Federally, Australia devotes nearly 10% of total Government expenditure to health services. The Queensland Public Hospital System a~counts for approximately 16% of total state government expenditure (ie $619.2M in a state budget of $4,211.9M in 1983-84) and is therefore deserving of close attention. The cost of health services in general and hospitals in particular has been subject to rapid escalation of the order of 12% per annum, indicating a need for more effective management of the delivery of health services.
The history of the development of the modern hospital and the Queensland system shows that the modern hospital is a comparatively recent institution that was and still is subject to intensive struggles for control by Governments and medical practitioners. Major issues in health services management are accessibility, quality, allocative efficiency and operational efficiency. The bulk of the hospital management literature is concerned with operational efficiency, and current issues are primarily in the areas of cost containment, organisational structure, and relationships between the major parties in the hospital structure - particularly with respect to conflict. The internal structure of Queensland hospitals is fixed by the Department of Health, and the Department exerts extremely powerful controls over the operations of the hospital. The major managerial developments in the hospital system at present are the Department's Strategic Plan for Computing, the Medicare Agreement, the Government's adoption of the Management Sciences America (MSA) government accounting package, and the introduction of a degree-level course in Health Administration at the Queensland Institute of Technology.
Domain Theory, as originally expounded by Kouzes & Mico (1979), posits that all Human Service Organisations (such as hospitals) consist of three distinct domains, or spheres of influence and control claimed by a social entity. These domains are the Policy Domain, the Management Domain, and the Service Domain - each of which functions by a separate set of governing principles, success measures, structural arrangements, and work modes. Each domain functions in a manner which is incongruent with the others, and thus gives rise to contrasting legitimating norms. The result of the interactions of these domains is an organisation that is internally disjunctive and discordant; it is therefore predominantly an explanation of organisational conflict. The essential question addressed in this project is whether this theory can be usefully applied to the Queensland Public Hospital System, but there are broader implications for theories of organisational psychology as it is suggested that the majority of these theories only apply in the management domain. Whilst the theory has a superficial appeal, it has a number of flaws and it is debatable as to whether or not the theory is simply a synthesis of previously existing ideas.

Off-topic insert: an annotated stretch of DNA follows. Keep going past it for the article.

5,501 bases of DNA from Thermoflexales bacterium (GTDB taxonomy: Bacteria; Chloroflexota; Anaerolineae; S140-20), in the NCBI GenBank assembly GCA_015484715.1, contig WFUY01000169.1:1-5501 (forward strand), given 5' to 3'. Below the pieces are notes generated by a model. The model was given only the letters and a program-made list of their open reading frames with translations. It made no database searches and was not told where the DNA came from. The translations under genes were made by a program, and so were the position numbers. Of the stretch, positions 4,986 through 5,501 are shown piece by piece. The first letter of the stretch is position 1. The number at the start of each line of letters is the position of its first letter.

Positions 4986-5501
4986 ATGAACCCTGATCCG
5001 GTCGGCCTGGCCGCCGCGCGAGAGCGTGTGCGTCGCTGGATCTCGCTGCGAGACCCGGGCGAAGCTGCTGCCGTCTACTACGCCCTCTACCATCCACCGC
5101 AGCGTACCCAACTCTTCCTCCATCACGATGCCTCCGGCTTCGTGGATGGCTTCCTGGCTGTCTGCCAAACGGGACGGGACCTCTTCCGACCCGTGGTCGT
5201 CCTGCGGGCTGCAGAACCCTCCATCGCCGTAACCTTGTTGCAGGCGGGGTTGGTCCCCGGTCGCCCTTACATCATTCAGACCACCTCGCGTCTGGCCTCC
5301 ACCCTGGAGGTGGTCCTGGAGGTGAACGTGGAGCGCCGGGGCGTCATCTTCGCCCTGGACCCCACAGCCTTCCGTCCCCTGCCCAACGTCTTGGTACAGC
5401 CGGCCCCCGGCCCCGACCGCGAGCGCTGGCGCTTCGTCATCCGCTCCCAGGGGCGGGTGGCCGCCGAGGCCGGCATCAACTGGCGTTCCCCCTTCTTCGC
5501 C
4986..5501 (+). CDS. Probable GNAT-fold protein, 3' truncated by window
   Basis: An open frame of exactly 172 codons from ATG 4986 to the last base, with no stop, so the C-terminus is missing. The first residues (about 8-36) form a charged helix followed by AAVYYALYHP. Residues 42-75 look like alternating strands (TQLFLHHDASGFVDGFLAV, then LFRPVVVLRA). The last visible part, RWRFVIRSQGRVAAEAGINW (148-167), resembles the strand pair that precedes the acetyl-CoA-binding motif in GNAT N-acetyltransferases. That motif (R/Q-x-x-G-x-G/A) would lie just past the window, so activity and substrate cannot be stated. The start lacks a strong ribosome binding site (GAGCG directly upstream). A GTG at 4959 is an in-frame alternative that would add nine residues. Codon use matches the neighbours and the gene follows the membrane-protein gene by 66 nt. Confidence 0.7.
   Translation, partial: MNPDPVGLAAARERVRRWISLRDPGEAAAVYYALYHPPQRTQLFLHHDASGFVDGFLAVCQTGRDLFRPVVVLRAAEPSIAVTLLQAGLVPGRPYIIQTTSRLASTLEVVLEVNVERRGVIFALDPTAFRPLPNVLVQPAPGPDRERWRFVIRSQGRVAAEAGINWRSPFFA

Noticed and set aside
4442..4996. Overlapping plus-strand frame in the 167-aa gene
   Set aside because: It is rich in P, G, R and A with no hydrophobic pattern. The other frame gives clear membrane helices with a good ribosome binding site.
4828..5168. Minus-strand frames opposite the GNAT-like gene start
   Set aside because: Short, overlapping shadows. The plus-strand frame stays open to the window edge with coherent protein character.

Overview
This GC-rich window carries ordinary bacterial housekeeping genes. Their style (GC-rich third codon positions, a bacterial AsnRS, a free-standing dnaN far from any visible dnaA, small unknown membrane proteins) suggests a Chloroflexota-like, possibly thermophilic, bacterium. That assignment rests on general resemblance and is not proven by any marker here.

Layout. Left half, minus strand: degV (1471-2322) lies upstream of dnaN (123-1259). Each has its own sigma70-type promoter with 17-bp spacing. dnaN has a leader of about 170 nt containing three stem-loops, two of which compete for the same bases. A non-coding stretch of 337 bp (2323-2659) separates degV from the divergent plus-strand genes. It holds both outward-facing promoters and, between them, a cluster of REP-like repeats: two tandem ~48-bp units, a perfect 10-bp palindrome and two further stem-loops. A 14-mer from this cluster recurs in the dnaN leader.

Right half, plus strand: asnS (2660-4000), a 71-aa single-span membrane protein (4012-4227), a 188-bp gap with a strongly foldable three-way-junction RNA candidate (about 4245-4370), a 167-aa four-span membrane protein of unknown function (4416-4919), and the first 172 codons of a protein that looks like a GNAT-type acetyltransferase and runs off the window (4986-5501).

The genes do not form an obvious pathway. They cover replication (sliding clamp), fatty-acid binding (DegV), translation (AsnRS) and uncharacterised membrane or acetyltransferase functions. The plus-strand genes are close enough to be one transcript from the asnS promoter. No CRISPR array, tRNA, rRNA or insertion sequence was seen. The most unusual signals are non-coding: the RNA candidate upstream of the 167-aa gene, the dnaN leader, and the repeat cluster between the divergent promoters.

For Domain Theory to be useful when applied to Queensland Public Hospitals, it should (at least potentially) provide a better description of behaviour and/or a superior guide to the activities of the hospital (in some important aspect) than alternative theories. The particular aspect which is used to evaluate the potential utility of Domain Theory is conflict in hospitals, with particular reference to the top management group of the hospital. Other theories which are relevant to this particular aspect of hospital management are grouped into Management, Economic and Sociological perspectives. A number of theories from each of these perspectives are evaluated for potential utility according to "the criteria of comprehensibility, accuracy, empirical operationalisation, generalisability, contribution to science, and indepependence from control. Domain Theory does not compare favourably with many of these alternative theories.
To evaluate the actual utility of Domain Theory, its validity in the context of the Queensland Public Hospital System must first be established. The theory must therefore be operationalised and empirically tested. A number of hypotheses are derived in the areas the typology of governing principles, success measures, etc.; the groupings of system values and their correspondence with the domains; and the locus of organisational conflict. Due to logistical considerations, the only viable research strategy at this point is a questionnaire survey of a single hospital. Design considerations for such a questionnaire are specified as well as the means by which the results could be analysed to test the hypotheses.
The conclusion of this project is that Domain Theory cannot be usefully applied to Queensland Public Hospitals as:
1) its validity is suspect
2) its potential utility (compared to other explanations of organisational conflict) is low, and
3) it would be difficult to validate empirically.
There are, however, broader implications of Domain Theory in that it correctly identifies a deficiency in the epistemology of organisational psychology. A number of other conceptual problems are discussed and the characteristics of a more appropriate foundation for theories of organisational psychology are identified.